The sad fact is that I don't trust this Congress or this President. I'm afraid that, when the Chinese say "jump," this bunch of pantywaists will ask "how high?"

What a mess ..."

fRICKING REPUBLCIANS. 50 YEARS ago alignin gwith a foregin government AGAINST the nation was considered treason. I long for the old days. In terms of accountability for our leaders.

Posted by: RUFUS | August 8, 2007 2:58 PM | Report abuse

A couple of weeks ago, actor/senator/lobbyist Fred Thompson, a leading GOP presidential contender despite not having launched a campaign, lost his campaign manager, research director, and spokesperson in the course of a couple of days.

Apparently, he fired his economic advisor, too. In his latest column, Thompson argues that Bush's economic policies are superior to those of Bill Clinton's.

Wow. It would be surprising enough for a presidential candidate to say such nonsense out loud, but to put it in print is rather remarkable. Thompson has already developed something of a reputation for having a limited intellect, but writing such tripe is only going to make matters worse.

I've been looking forward to the end of 2008, not just because it will mark the end of Bush's presidency, but also because it will offer a chance to compare Clinton's and Bush's records. The current Oval Office occupant still has a ways to go, but so far, Clinton is ahead in every possible category, including job creation, economic growth, deficit reduction, poverty reduction, stock market growth, narrowing the income gap, the list goes on and on.

MSNBC looked at just job creation and public confidence.

During the eight years of the Clinton Administration -- which, by the way, raised taxes -- about 23 million jobs were created, which comes out to about 240,000 jobs per month. By comparison, only a net of 5.6 million jobs have been created during the Bush years, which comes out to about 71,000 per month. Even taking away the job losses caused by a recession and the 9/11 terrorist attacks, the Bush years come up short: In the 47 consecutive months of job growth since the fall of 2003, the per-month average has been about 177,000 jobs.

What's more, many Americans don't feel that great about the economy right now. In the latest NBC/WSJ poll, 68% of respondents say the country is in an economic recession -- or will be in the next 12 months. And on a 1-to-10 scale, the mean grade respondents gave the economy in the poll was 5.6. By comparison, the grade they gave in June 1997 (well before the tech boom of the late 1990s) was 6.2.

That latter point matters. Thompson is not just wrong on the facts when it comes to Bush's economic record, he's also insulting the public's intelligence. Americans who've struggled for the last six years know how awful Bush's policies have been. For Thompson to tell them, "Don't believe your lying eyes" only reinforces the notion that this guy is an amateur who doesn't know what he's talking about.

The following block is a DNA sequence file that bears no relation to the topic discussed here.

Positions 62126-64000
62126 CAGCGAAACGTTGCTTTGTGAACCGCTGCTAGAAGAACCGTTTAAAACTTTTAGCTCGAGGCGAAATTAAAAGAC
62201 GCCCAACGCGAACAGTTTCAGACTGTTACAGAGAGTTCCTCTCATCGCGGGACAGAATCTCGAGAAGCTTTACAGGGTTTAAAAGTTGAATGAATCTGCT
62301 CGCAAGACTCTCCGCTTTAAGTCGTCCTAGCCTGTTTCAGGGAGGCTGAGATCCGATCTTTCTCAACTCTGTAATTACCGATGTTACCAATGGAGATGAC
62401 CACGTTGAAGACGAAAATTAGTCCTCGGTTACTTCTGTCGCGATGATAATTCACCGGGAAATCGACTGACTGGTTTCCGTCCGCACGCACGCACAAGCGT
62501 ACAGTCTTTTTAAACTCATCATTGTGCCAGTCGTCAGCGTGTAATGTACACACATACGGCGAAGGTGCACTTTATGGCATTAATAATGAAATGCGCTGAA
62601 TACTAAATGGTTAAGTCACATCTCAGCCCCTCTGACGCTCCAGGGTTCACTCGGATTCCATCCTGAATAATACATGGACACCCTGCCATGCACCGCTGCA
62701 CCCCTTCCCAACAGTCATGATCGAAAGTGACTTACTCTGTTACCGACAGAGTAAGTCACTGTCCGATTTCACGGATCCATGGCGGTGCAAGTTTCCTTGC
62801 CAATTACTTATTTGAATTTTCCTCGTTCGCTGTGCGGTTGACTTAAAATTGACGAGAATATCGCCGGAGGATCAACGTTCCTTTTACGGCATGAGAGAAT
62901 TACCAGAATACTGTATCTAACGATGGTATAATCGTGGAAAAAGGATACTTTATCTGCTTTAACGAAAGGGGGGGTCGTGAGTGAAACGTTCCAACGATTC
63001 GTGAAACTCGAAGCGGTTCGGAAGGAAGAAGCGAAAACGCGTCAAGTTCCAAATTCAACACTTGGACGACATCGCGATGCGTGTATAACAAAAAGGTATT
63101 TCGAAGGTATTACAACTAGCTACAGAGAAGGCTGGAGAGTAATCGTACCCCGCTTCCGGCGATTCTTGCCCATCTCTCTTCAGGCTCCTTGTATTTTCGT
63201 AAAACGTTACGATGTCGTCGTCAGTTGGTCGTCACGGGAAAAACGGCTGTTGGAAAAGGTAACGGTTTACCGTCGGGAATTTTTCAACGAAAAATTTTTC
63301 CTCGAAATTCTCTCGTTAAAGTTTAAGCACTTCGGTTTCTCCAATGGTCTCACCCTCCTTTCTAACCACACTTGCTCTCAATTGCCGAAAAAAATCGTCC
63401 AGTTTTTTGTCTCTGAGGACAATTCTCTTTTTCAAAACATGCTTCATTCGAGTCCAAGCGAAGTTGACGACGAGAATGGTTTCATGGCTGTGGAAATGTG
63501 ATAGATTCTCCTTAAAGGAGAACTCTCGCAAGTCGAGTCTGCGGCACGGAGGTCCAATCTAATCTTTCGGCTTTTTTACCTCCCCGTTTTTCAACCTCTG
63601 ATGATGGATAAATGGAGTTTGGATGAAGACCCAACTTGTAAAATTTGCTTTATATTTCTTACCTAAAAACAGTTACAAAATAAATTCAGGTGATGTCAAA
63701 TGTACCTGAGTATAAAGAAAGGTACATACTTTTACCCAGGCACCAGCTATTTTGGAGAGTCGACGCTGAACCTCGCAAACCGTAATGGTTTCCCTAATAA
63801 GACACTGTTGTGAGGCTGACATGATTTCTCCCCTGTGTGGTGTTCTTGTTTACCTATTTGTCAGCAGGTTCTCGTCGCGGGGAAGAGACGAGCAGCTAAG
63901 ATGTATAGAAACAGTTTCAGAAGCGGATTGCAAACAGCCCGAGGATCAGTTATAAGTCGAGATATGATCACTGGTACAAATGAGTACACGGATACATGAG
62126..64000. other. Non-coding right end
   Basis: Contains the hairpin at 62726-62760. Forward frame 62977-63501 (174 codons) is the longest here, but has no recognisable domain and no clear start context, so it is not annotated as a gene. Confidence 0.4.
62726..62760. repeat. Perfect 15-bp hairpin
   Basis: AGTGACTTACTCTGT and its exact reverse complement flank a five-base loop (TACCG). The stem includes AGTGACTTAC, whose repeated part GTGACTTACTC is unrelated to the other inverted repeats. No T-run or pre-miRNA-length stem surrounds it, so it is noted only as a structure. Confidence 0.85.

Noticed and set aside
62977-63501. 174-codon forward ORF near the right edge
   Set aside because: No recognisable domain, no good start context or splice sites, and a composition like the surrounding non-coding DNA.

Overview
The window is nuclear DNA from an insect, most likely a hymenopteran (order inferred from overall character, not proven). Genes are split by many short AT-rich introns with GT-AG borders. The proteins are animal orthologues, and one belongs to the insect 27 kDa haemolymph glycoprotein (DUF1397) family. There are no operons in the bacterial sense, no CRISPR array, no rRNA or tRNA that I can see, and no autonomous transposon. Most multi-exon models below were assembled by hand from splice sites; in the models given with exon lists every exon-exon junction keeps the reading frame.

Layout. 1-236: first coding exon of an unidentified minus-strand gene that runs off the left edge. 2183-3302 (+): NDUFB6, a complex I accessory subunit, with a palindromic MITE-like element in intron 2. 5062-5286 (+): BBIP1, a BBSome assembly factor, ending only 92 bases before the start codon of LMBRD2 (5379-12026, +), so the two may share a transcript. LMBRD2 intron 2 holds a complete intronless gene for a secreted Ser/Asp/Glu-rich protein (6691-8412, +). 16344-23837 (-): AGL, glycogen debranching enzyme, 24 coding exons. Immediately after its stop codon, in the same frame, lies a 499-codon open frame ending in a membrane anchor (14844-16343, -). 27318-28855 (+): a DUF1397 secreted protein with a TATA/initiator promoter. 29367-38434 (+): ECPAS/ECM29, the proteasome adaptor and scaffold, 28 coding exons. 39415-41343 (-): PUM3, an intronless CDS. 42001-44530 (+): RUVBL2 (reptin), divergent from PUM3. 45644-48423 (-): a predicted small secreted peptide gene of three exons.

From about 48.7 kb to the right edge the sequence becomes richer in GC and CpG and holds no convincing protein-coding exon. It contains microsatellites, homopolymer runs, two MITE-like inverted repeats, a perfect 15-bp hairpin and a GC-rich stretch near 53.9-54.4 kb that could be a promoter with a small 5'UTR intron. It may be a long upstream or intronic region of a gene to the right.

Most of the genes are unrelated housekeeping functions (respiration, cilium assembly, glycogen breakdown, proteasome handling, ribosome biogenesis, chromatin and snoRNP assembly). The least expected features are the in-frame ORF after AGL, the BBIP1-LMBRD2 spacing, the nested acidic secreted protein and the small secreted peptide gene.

Let's also not overlook the fact that Thompson's column describes a vast media conspiracy, made up of journalists who want to raise taxe

Posted by: Thompson's another loon | August 8, 2007 2:56 PM | Report abuse

Are you kidding? There's one loser: Edwards? Not even Gravel, they guy who didn't show up?

Please. What you see are negatives is what a lot of folks online see as positives (and I'll include there's nary a mention of the most riviting part of this debate - the question from the retired steelworker. Or of Biden's completely disrespecting the question of the woman whose husband died in the coal mine disaster last year, choosing to turn it into yet another debate point on Iraq).

It is becoming clearer that there is a disconnect between what the media "connects" with - i.e., cheap shots, debate points and personality politics - and what all of us real people think are important - i.e., respect, health care and our economic futures.

It dismays be greatly to see The Fixx following this trend - I had expected more.

Posted by: grannyhelen | August 8, 2007 2:55 PM | Report abuse

I have been surprised today at how few noticed Biden's complete dismissal of the Sago Mine widows question for a chance to respond to the Pakistan discussion (see video here: Based on that answer alone, placing Biden in the "winner" column of this debate is laughable.

In response to the other commenter's question about Bill Richardson, my only thoughts are that he continues to fade into the background of these debates. He's perhaps the worst debater in the entire presidential field, with the possible exception of Gravel and Tommy Thompson. He also looked visibly uncomfortable (not to mention wet) in the humidity.

Posted by: | August 8, 2007 2:54 PM | Report abuse